Sometimes you can get this done with interceptor and/or sequence. It's lot of work to prevent overrides though.
In my experience, doing anything halfway serious always requires some overrides that include existing code. And even interceptor and sequence don't always allow you to avoid copying some existing code into your function (depends on where you have to inject your new logic). Speaking for myself, it would be impossible for me to ship my calendar components without some overrides that must, by nature, include some Sencha code. YMMV.
It's curious; I am newcomer to JS scene and this is exactly what got me off guard at first, the encouraged way of copying/pasting large amounts of existing code in order to override it. I still can't understand it though, what is the reason behind monolithic design? Maybe I'm missing something.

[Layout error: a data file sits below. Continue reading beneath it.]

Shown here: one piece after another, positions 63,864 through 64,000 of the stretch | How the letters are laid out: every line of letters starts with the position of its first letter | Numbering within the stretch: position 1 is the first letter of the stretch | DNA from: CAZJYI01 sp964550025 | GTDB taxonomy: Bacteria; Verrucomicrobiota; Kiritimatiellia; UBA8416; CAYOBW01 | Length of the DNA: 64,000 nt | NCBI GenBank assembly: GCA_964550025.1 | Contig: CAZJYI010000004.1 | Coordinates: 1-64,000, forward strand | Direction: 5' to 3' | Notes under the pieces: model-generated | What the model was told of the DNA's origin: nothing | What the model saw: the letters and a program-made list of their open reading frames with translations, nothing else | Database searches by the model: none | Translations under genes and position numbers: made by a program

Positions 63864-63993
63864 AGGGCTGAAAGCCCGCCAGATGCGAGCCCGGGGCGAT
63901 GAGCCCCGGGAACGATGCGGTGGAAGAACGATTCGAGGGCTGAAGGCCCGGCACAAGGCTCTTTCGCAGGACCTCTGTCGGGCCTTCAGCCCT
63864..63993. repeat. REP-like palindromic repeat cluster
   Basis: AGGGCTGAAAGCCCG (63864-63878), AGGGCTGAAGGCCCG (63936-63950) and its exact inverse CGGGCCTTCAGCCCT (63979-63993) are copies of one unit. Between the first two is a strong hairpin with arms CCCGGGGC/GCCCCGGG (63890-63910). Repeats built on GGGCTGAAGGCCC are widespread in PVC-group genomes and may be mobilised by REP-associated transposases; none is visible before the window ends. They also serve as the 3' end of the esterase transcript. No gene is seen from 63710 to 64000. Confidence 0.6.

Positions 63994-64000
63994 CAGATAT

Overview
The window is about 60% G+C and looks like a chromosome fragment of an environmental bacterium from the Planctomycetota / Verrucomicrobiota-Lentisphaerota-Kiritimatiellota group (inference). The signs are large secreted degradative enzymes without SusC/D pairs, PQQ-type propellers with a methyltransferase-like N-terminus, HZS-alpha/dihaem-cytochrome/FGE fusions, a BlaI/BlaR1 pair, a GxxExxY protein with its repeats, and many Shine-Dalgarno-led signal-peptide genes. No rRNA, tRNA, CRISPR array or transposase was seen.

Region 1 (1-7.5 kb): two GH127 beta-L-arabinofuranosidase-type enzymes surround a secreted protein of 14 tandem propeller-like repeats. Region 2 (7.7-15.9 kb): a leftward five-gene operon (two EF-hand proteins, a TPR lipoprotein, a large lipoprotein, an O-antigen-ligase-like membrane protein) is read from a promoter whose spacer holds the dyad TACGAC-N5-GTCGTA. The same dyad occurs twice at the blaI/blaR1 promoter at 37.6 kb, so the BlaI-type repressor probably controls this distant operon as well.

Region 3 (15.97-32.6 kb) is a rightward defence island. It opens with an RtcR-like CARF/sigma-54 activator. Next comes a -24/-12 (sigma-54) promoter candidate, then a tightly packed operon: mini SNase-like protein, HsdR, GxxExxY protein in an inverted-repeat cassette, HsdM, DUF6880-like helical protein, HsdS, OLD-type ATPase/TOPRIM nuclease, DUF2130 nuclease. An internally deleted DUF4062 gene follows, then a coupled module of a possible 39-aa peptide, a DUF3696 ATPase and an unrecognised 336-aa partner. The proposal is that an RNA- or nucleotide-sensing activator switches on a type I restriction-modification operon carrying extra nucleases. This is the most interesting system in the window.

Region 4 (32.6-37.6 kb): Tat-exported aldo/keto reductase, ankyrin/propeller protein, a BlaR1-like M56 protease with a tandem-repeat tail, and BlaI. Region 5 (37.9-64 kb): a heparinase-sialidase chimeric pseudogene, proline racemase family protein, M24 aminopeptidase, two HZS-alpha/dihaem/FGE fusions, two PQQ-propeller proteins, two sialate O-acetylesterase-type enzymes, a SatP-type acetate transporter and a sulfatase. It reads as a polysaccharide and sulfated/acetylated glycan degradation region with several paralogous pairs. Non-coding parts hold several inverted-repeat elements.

Anyway, I think I have found a way to deal with it, of sorts: when I encounter a large method I need to override, I create a buffer class first, refactor that method and split it up into well-defined parts and then extend that buffer class. Sure it adds overhead on maintaining the buffer class but it's largely alleviated with revision control tools, and it keeps my code clean of any Sencha code. In the end it means easier maintenance for me, without actually adding any significant overhead; and if I don't release that code to the public it means no licensing issues whatsoever. Nice and neat.